Searching over 5,500,000 cases.

Buy This Entire Record For $7.95

Download the entire decision to receive the complete text, official citation,
docket number, dissents and concurrences, and footnotes for this case.

Learn more about what you receive with purchase of this case.

People v. Hernandez

June 28, 2002


Appeal from the Circuit Court of Cook County. No. 98 CR 24373 Honorable James Schreier, Judge Presiding.

The opinion of the court was delivered by: Justice Greiman


Defendant Cuahatemoc Hernandez was charged with first degree murder and attempted first degree murder. After a jury trial, he was found guilty on both counts and was sentenced to 44 years' imprisonment for first degree murder and a concurrent term of 6 years for the attempted first degree murder charge. Defendant now appeals, and no issues are raised regarding the pleadings. For the reasons that follow, we affirm.

At trial, Alfredo Leon testified that on April 16, 1998, around 8 p.m., he drove to the house of his cousin, Jose Ortega, to pick him up. The two of them then drove to 18th Street. When they saw the defendant walking down the street, Jose instructed Alfredo to pull over so he could talk to his friend. Alfredo testified that he had seen the defendant two or three times before and knew the defendant as "Temo." The defendant got into the backseat of the two-door Toyota and the three men then "drove around." At the defendant's request, Alfredo stopped the car at West 18th Place and May Street so that the defendant could talk to some of his friends. When the defendant got back into the Toyota, he told Alfredo to drive to the defendant's house so that he could get something. Alfredo testified that he drove the defendant to his home and that he parked in an alley near the house. Alfredo and Jose remained in the car while the defendant got out and walked toward 19th Place. After approximately five minutes, the defendant emerged from a house that was not his own. Defendant had one hand under his coat and he walked toward the driver's side of the Toyota. Alfredo was about to open the door when the defendant brandished a gun, pushed it through the driver's side window, and then started shooting at them both. Alfredo stated that he covered his head with both of his hands and ducked down into the car seat. He also testified that he heard approximately nine gunshots. One bullet struck Alfredo in the back of the head, injuring his fingers in the process.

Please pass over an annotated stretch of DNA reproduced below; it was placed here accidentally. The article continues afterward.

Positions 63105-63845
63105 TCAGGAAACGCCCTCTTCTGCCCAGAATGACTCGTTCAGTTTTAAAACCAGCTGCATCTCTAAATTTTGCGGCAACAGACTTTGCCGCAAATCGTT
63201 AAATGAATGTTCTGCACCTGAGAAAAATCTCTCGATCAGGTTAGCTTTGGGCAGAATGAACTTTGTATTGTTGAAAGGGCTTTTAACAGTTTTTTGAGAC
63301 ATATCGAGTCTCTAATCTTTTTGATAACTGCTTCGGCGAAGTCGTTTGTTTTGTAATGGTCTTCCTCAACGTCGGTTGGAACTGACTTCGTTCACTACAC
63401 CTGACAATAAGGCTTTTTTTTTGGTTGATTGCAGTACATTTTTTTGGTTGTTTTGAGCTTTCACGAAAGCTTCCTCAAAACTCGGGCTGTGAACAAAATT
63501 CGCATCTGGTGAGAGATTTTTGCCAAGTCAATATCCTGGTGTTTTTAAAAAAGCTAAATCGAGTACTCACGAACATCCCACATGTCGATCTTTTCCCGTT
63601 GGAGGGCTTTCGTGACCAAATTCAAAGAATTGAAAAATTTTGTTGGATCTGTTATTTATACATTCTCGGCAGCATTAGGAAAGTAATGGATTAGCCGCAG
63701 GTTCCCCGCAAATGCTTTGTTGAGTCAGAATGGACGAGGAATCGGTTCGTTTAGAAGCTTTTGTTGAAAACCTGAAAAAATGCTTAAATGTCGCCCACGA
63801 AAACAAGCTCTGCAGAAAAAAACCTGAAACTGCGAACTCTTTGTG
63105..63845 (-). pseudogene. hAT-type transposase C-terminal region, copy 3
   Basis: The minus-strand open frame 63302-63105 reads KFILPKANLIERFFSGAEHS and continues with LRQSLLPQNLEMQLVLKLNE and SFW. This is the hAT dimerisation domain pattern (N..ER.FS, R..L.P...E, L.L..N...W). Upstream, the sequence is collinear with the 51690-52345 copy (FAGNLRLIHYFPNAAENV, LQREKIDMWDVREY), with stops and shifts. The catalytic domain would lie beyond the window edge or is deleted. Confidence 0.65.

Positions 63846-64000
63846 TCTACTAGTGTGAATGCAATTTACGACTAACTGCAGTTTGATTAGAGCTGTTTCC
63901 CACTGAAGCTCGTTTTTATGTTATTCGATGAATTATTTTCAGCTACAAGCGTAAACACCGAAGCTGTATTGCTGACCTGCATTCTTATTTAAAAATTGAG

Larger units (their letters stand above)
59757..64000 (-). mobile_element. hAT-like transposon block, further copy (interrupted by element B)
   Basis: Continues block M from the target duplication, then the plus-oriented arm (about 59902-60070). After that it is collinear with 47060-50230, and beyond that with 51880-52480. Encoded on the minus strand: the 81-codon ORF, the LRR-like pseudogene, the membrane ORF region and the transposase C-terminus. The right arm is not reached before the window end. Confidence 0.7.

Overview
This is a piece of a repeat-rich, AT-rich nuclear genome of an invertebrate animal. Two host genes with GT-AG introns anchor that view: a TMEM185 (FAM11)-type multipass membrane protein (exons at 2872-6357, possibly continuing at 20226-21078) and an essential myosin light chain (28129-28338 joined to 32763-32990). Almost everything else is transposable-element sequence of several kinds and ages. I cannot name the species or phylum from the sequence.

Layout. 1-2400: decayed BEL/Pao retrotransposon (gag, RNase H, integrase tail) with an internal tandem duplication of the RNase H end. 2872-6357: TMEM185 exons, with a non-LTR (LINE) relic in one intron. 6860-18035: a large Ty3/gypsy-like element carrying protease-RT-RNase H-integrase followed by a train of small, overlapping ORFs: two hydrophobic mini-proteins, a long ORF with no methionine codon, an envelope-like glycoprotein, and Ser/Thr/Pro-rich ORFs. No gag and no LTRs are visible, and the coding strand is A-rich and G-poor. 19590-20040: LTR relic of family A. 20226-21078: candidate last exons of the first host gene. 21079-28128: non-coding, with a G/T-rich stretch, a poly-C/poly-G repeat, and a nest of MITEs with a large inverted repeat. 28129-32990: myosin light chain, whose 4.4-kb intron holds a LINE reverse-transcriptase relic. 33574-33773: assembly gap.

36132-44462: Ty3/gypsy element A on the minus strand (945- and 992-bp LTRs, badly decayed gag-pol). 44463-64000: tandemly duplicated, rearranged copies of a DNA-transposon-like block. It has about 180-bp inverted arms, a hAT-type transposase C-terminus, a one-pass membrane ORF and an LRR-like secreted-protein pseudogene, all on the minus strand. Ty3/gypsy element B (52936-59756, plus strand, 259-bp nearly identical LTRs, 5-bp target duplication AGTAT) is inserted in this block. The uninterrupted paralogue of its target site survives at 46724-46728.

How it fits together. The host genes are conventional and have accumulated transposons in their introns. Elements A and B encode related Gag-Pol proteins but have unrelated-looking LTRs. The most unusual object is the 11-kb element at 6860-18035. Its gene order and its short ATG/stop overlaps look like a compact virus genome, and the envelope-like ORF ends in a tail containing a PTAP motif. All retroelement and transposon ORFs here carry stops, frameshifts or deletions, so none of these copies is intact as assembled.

After the shooting stopped, Alfredo turned and saw that Jose was slumped over in the car seat. He testified that, at the time, he did not know if Jose was alive or dead. Alfredo then drove his car to the home of Jose's brother, Mauricio Ortega, about one block away. Upon arriving at Mauricio's house, Alfredo got out of the car and ran to see Mauricio.

After Alfredo testified, Mauricio took the stand and confirmed that Alfredo came to his door on the night of April 16, 1998. Alfredo was bleeding and was "very nervous, very scared" and "very excited" as he told Mauricio that "Temo" had shot at them. Mauricio then got into the car and instructed Alfredo to drive them to Cook County Hospital. Alfredo parked near the emergency entrance of the hospital and ran inside where he told police officers and the emergency medical personnel what had happened. The doctors put Jose on a stretcher and rolled him into the emergency room and examined Alfredo for his injures.

Jose died as a result of multiple gunshot wounds. During the autopsy, the medical examiner found one bullet wound to the deceased's inner right thigh, one to the back of his left hand near the base of his thumb, and one to the back of his head. The wounds were consistent with Jose being in a seated position and the shooter standing above him and on his left. However, there was no evidence of close-range fire on Jose's skin. Close-range stippling usually occurs when the weapon is fired from 18 inches away or closer. The parties stipulated that a firearms expert would testify that all three bullets recovered from Jose's body were fired from the same gun.